At the start of the new TV series “The Good Place,” we find Eleanor, played by actress Kristen Bell, awaken from what appeared to be a dream state. She’s in what I first thought was a psychologists office, with Michael (played by Ted Danson) there to tell her she actually died and is in a different place altogether.

As the show progressed, there was certainly a dreamy, floaty air about the premise, but after awhile, I couldn’t help but hope I would wake up out of a dream myself.

“A Good Place” takes a somewhat non-religious stance on where people go when they die. How you take the religion out of that, I have no idea. The show even makes a politically correct statement on that, suggesting that every world religion had certain aspects of what they view as the afterlife correct. But whatever, religion isn’t exactly the main topic of this series’ one-hour premiere.

Rather, it’s about being a good person. That’s how you get to the “good place.” So Eleanor realizes she’s in the good place where everything is perfectly how she imagined a perfect life and world to be.

There’s just one problem: She doesn’t belong in the good place.

Not long after she gets the tour of where she’s spending eternity, she confesses to her soulmate — yes, everyone gets to live with his or her soulmate in this good place — that they got the wrong person. A few quick flashbacks of her on-Earth life reveal her to be selfish, thoughtless, rude and lacking of any morality.

So she got mixed up. But after a brief audio glimpse of where she should have ended up, she realizes she needs to change her ways in a hurry. Probably the most intriguing juxtaposition of the episode comes up when Chidi, her soulmate, goes through a very deliberate, very problematic thought process. Should he report the error, especially because things start going terribly wrong in the good place directly as a result of her presence? Should he try to help become a better person? Does she deserve that opportunity? Is he losing some of his moral standing in the meantime?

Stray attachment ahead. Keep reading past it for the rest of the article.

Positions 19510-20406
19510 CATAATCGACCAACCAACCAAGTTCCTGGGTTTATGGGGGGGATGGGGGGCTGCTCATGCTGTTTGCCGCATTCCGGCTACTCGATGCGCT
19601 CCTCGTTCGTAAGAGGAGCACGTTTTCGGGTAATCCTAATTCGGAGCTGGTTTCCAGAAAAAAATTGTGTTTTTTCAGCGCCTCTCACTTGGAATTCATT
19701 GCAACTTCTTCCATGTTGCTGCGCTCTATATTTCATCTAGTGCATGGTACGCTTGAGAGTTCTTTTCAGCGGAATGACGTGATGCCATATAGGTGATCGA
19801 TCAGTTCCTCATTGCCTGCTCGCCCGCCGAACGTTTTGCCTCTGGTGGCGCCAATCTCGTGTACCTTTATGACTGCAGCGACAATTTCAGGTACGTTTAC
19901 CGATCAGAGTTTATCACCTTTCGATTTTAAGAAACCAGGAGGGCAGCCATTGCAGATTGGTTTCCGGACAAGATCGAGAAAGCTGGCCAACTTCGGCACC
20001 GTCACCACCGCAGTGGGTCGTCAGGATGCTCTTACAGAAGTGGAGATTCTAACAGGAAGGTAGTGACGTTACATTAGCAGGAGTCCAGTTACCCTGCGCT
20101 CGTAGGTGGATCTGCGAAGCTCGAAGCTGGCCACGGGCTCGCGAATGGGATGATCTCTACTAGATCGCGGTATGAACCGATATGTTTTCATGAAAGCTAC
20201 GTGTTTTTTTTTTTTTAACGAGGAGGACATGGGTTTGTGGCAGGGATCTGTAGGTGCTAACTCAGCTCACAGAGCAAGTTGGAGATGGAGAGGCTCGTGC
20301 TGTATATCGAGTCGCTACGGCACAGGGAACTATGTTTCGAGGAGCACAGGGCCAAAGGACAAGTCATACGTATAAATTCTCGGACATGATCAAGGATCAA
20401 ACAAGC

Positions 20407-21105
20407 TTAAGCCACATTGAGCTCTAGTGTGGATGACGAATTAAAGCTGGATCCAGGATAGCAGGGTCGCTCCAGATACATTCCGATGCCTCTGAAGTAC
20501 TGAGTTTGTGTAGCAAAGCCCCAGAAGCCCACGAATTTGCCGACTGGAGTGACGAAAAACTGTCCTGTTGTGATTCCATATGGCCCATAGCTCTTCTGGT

In the end, he more or less agrees (with the help of a little trick of Eleanor’s; yeah, she’s totally ready for a chance of heart), and the show presumably will be about her journey to earning her stay in the good place.

While the show definitely has some potential, there is a lot of clutter that, to me, seems like it will only hinder the show. Several of the side characters were more annoying than funny. Quirky is an understatement when describing the general way things are in the good place. It’s hard to believe that the creators of this show couldn’t come up with something a little more definitive and creative.

The elephant in the room, of course, is the method by which people are selected to come to the good place after death. A person’s good deeds have to outweigh the bad by a lot. Again, the religious and, in some ways, supernatural aspects of the concept have been largely ignored. It’s a gamble, and, judging by the first two half-hour episodes, it’s probably not going to pay off.

Worst of all? The show is a comedy that just isn’t funny. The premiere was a little too conceptual for its own good. Sure, there’s a comedic irony to what’s going on by having a bad person in the good place. But there’s really nothing that makes you laugh all that much.

So what is the good place like? That, too, misses the mark when it comes to comedy. It’s a small quaint little village where there are frozen yogurt stands on every corner. You drink out of cups that don’t leak. Oh boy, I can’t contain my giddiness. Seriously, this place is pretty dull and lame.

I want to go to Heaven, er, the good place, when I die, but I hope it’s nothing like what “The Good Place” has shown in its opening hour.

“The Good Place” airs at 8:30 p.m. Thursdays on NBC

— Jeremy Costello is the Sports Editor and Entertainment Guru for the Butler County (Kansas) Times Gazette.